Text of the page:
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About this text

  • Title: Henry The Eighth (Folio 1, 1623)
  • Editor: Diane Jakacki
  • Research assistant: Beth Norris
  • Research assistant (proof): Simon Carpenter

  • Copyright Diane Jakacki. This text may be freely used for educational, non-profit purposes; for all other uses contact the Editor.
    Author: William Shakespeare
    Editor: Diane Jakacki
    Not Peer Reviewed

    Henry The Eighth (Folio 1, 1623)

    The Life of King Henry the Eight.
    All. We are.
    3150Cran. Is there no other way of mercy,
    But I must needs to th'Tower my Lords?
    Gard. What other,
    Would you expect? You are strangely troublesome:
    Let some o'th'Guard be ready there.
    3155 Enter the Guard.
    Cran. For me?
    Must I goe like a Traytor thither?
    Gard. Receiue him,
    And see him safe i'th'Tower.
    3160Cran. Stay good my Lords,
    I haue a little yet to say. Looke there my Lords,
    By vertue of that Ring, I take my cause
    Out of the gripes of cruell men, and giue it
    To a most Noble Iudge, the King my Maister.
    3165Cham. This is the Kings Ring.
    Sur. 'Tis no counterfeit.
    Suff. 'Ts the right Ring, by Heau'n: I told ye all,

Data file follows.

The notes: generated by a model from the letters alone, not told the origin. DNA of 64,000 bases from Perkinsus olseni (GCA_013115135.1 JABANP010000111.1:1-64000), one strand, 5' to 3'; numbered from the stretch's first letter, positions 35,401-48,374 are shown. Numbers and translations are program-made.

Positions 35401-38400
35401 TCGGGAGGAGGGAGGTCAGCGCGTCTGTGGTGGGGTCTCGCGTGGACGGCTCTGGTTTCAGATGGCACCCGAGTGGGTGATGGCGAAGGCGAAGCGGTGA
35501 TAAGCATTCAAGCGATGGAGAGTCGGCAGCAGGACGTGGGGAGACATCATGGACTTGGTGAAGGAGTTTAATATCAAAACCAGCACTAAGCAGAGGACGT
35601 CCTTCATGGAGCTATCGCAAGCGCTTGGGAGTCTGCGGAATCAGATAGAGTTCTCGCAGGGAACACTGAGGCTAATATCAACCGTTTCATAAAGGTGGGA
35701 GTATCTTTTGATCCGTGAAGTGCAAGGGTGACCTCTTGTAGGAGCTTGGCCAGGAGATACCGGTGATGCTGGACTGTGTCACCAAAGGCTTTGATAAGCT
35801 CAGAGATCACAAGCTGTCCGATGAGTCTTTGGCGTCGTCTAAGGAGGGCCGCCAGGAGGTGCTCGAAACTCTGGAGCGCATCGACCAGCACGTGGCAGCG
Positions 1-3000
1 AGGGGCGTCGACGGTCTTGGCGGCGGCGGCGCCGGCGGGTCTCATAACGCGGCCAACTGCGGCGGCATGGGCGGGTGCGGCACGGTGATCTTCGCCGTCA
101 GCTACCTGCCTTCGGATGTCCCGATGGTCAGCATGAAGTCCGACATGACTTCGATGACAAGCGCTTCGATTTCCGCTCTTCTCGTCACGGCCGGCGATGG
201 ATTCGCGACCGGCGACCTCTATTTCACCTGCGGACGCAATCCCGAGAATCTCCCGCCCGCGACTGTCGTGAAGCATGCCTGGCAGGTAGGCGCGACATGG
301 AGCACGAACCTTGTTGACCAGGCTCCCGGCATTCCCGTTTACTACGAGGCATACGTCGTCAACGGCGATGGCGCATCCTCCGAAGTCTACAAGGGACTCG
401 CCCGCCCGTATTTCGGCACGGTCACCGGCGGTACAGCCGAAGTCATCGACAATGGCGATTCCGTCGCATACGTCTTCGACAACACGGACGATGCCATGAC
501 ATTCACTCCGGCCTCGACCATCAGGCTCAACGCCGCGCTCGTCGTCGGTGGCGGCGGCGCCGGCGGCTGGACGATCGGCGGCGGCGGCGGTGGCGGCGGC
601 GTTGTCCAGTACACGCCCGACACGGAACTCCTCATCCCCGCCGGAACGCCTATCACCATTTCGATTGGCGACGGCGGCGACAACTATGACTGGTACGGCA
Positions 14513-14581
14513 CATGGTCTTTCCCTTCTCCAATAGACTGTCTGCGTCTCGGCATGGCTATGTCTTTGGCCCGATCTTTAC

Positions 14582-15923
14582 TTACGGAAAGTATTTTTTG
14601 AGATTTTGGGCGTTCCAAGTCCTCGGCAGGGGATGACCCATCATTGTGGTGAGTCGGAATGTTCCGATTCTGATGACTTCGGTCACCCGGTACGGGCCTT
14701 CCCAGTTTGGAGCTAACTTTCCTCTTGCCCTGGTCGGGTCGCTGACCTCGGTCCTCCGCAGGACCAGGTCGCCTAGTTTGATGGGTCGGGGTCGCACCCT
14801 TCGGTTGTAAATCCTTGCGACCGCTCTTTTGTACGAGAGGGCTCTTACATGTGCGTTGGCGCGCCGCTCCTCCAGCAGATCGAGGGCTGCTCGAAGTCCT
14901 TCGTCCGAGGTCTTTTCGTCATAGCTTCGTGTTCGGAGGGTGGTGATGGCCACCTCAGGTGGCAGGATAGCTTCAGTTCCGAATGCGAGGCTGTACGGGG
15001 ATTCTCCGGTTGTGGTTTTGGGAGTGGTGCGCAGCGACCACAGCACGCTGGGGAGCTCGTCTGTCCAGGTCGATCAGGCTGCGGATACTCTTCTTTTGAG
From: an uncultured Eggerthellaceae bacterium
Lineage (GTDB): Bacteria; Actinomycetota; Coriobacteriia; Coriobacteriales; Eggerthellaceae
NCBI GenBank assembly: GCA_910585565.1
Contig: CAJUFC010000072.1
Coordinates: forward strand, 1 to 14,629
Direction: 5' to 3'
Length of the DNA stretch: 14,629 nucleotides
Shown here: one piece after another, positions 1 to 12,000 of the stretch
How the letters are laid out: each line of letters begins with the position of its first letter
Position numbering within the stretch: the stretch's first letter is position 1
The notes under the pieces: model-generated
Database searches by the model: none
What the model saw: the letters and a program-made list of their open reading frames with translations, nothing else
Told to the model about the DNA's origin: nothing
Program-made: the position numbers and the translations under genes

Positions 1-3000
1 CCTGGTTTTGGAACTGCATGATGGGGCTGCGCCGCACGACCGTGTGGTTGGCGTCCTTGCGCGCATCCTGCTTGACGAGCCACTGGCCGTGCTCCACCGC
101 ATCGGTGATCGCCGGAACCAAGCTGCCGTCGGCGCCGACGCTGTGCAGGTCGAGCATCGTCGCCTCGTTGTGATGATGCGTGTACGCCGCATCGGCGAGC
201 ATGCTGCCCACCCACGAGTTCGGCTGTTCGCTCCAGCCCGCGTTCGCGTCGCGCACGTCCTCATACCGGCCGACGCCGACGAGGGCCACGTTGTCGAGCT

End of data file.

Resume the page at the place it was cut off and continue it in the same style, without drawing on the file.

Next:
When we first put this dangerous stone a rowling,
    'Twold fall vpon our selues.
    3170Norf. Doe you thinke my Lords
    The King will suffer but the little finger
    Of this man to be vex'd?
    Cham. Tis now too certaine;
    How much more is his Life in value with him?
    3175Would I were fairely out on't.
    Crom. My mind gaue me,
    In seeking tales and Informations
    Against this man, whose honesty the Diuell
    And his Disciples onely enuy at,
    3180Ye blew the fire that burnes ye: now haue at ye.
    Enter King frowning on them, takes his Seate.
    Gard. Dread Soueraigne,
    How much are we bound to Heauen,
    In dayly thankes; that gaue vs such a Prince;
    3185Not onely good and wise, but most religious:
    One that in all obedience, makes the Church
    The cheefe ayme of his Honour, and to strengthen
    That holy duty out of deare respect,
    His Royall selfe in Iudgement comes to heare
    3190The cause betwixt her, and this great offender.
    Kin. You were euer good at sodaine Commendations,
    Bishop of Winchester. But know I come not
    To heare such flattery now, and in my presence
    They are too thin, and base to hide offences,
    3195To me you cannot reach. You play the Spaniell,
    And thinke with wagging of your tongue to win me:
    But whatsoere thou tak'st me for; I'm sure
    Thou hast a cruell Nature and a bloody.
    Good man sit downe: Now let me see the proudest
    3200Hee, that dares most, but wag his finger at thee.
    By all that's holy, he had better starue,
    Then but once thinke his place becomes thee not.
    Sur. May it please your Grace; ---
    Kin. No Sir, it doe's not please me,
    3205I had thought, I had had men of some vnderstanding,
    And wisedome of my Councell; but I finde none:
    Was it discretion Lords, to let this man,